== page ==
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Help Combat Depression in Older Adults this Holiday Season

Help Combat Depression in Older Adults this Holiday Season

Ways to Help Make Senior Spirits Bright

The holidays are upon us, and it is looking like the season may return to a more normal state

with regard to get-togethers, celebrations and other festivities. According to a 2021 Holiday

Travel Survey by The Vacationer, Americans are looking forward to getting out and about, with 63 percent of adults aged 18 and older planning to travel for at least one holiday this year. That

comfort level, however, is not extending to older adults, with more than half of those over the age of 60 not planning to travel at all this holiday season.

Although the holidays should bring a spirit of joy and kinship with family and loved ones,

isolation from celebrations and festivities, combined with grief over family and friends falling ill

or passing away and decreased energy and mobility in some older adults, can lead to feelings of

loneliness, disconnection and sadness this holiday season.

Combating Loneliness Over the Holidays

Whether or not you can be physically together over the holidays, try to combat sadness and

loneliness in older adults by lifting their spirits. Here are some tips:

  • Show them they are loved
  • Encourage participation in festivities to the level they feel comfortable
  • Keep them connected through cards, photographs – even drawings
  • If they live in a long-term care facility, check to see what holiday activities are happening
  • Check into social and/or spiritual support through your loved one’s religious organization
  • Get their living space festive by adding decorations and other seasonal touches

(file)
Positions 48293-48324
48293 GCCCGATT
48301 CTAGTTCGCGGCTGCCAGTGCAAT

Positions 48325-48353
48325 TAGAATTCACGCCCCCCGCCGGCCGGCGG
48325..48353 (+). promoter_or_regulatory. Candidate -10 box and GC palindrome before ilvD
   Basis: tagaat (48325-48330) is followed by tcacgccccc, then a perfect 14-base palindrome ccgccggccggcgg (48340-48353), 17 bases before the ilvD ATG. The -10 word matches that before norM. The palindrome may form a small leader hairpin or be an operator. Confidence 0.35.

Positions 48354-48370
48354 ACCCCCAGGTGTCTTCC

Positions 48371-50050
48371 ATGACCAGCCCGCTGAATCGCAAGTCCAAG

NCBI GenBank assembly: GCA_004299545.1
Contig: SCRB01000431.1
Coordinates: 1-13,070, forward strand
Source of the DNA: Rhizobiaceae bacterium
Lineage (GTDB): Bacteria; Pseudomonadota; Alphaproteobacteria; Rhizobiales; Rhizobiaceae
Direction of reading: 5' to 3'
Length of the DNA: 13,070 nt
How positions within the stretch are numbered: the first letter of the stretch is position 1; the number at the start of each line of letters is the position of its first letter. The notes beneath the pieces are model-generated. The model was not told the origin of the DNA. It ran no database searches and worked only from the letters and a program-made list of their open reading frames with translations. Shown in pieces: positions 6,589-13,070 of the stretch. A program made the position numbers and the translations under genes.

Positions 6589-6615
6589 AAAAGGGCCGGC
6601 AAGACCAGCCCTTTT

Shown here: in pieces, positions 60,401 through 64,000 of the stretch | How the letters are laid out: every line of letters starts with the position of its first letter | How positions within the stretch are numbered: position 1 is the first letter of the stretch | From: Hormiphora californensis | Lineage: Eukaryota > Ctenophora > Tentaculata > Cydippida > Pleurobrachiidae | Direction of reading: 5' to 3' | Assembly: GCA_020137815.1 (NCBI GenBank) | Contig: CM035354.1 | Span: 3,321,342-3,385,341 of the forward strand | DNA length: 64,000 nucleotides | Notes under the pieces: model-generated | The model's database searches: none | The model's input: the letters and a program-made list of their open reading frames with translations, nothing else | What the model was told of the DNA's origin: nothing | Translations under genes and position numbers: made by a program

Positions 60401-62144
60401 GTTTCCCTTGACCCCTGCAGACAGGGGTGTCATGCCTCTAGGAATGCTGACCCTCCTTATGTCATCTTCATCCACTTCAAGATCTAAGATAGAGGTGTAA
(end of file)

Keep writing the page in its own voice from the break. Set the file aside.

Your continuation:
• Spend some time cooking or baking treats with your loved one

When Loneliness Becomes Depression

In some cases, the sadness and loneliness felt by some older adults can turn into depression—but how do you know? If you suspect a loved one may be depressed, look for the following

warning signs, which often may last for more than two weeks:

  • Empty or sad feeling
  • Ongoing anxiety
  • Tired or low energy
  • Lack of interest in everyday activities
  • Sleep problems
  • Over or undereating
  • Crying – often or excessively
  • Aches and pains that don’t go away, even when treated
  • Focus or memory troubles
  • Feeling guilty, helpless, worthless or hopeless
  • Irritable
  • Thoughts of death or suicide
  • Attempted suicide

Before you get too busy with the hustle and bustle of holiday travel and shopping, gift wrapping

and more, take a moment to consider the older adults in your life and do a health check. If

you are concerned your loved one may be suffering from depression, do not ignore the signs—seek help for them. The Geriatric Behavioral Health Unit at Southwest General specializes in the needs of older adults with acute psychiatric and behavioral issues and is here to guide you. For more information and admission criteria, call 440-816-6944.